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Jesus is our hope

Monday, 9 September 2013


(by L'Osservatore Romano, Weekly ed. in English, n. 38, 18 September 2013)


It is sad to see priests who have lost hope. For this reason at the Mass he celebrated at Santa Marta on Monday morning, Pope Francis asked the priests present to cultivate this virtue, “which for Christians has the name of Jesus”. “I see many priests here today”, he said, “and I am prompted to tell you something, it’s a bit sad when one comes across a priest without hope, without that enthusiasm which gives hope; and it is very beautiful when one comes across a priest who is reaching the end of his life still filled with that hope, not with optimism, but with hope, and who is sowing hope”. “For it means”, he said further, that “this priest is attached to Jesus Christ. And the People of God need us priests to give them this hope in Jesus which makes all things new, which is capable of making all things new and is doing so: at every Eucharist he recreates Creation, in every act of charity he recreates his love within us”.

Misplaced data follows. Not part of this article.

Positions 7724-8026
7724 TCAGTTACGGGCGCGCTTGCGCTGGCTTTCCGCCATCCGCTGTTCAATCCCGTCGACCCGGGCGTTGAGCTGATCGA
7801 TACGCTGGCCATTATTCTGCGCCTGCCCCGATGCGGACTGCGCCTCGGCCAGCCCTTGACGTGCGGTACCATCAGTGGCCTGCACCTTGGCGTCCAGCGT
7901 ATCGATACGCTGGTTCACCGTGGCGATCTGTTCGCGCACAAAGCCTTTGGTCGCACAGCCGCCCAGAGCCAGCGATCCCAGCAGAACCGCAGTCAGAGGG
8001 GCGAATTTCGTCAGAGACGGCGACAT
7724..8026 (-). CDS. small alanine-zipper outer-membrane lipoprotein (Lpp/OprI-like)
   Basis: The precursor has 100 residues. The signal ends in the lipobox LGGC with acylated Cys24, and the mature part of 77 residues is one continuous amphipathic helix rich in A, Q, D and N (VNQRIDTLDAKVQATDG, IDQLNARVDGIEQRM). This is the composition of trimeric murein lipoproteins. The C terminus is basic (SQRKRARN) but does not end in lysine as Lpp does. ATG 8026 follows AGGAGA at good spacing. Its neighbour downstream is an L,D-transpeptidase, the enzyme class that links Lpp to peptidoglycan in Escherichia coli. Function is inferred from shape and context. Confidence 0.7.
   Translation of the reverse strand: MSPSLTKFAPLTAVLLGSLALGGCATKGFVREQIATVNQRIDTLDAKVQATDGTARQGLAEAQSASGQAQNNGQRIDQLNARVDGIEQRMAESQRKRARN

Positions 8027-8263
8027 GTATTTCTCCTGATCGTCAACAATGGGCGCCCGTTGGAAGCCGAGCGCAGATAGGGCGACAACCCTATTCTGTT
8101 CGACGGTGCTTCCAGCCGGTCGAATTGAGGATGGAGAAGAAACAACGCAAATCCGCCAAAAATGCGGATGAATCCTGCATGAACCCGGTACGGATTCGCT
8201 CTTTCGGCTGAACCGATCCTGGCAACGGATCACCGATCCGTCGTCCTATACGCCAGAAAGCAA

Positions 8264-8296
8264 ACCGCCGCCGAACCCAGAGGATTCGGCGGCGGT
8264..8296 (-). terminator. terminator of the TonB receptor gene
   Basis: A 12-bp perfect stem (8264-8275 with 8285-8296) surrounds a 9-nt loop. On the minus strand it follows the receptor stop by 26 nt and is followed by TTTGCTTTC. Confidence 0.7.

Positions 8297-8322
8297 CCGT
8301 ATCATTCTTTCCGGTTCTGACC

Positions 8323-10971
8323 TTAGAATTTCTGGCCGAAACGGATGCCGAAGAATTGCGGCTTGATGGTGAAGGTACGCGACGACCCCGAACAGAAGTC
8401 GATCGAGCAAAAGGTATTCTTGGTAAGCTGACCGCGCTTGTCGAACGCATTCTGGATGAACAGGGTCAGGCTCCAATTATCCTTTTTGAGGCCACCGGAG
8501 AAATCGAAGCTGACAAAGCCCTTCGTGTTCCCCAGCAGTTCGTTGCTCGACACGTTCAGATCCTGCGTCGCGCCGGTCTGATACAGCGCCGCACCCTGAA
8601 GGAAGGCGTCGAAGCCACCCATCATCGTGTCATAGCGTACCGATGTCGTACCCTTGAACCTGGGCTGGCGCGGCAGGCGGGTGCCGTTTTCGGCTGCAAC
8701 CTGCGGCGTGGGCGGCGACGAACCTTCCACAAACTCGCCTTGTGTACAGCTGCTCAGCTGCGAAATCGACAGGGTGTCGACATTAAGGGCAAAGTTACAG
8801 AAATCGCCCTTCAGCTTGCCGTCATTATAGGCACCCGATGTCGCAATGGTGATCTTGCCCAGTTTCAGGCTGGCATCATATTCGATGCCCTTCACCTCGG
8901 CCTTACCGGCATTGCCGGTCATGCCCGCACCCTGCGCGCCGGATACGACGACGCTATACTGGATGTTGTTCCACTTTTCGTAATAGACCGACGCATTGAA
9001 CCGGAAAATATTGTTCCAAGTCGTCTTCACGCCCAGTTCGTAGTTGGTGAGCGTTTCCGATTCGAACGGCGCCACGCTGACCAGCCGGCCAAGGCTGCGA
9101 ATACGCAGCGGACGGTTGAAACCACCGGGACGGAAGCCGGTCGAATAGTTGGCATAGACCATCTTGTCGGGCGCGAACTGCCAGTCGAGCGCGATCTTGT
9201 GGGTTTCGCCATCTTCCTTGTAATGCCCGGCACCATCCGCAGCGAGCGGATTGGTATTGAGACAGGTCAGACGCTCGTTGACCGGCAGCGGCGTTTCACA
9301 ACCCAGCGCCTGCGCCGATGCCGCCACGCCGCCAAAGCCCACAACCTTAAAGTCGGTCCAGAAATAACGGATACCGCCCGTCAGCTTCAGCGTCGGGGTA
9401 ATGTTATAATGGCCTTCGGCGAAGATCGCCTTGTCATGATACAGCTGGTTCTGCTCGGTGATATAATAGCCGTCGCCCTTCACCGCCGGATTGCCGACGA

The Pontiff spoke of hope, linking today’s reflection with those of the previous days in which he had held Jesus up as fullness, as the centre of Christian life, the one Bridegroom of the Church. Thus today he commented on the concept expressed in St Paul’s Letter to the Colossians (cf. 1:26; 2:2, 3): Jesus “a mystery, a hidden mystery, God”. A mystery, that of God, who “appeared in Jesus”, who is “our hope: he is our all, he is the centre and he is also our hope”.

Optimism, he explained, is a human attitude that depends on so many things; but hope is something else: “it is a present, a gift of the Holy Spirit and for this reason Paul was to say that it never disappoints”. It also has a name; and “this name is Jesus”. It is impossible to say one hopes in life unless one hopes in Jesus. “It would not be a question of hope”, he clarified, “rather, it would be good humour or optimism, as in the case of those sunny, positive people who always see a glass as half full and not half empty”.

The true teaching to draw from the day's Gospel is that Jesus “is not a healer, he is a man who recreates life. And this”, the Bishop of Rome underlined, “gives us hope, because Jesus came precisely to work this great miracle, to recreate all things”.



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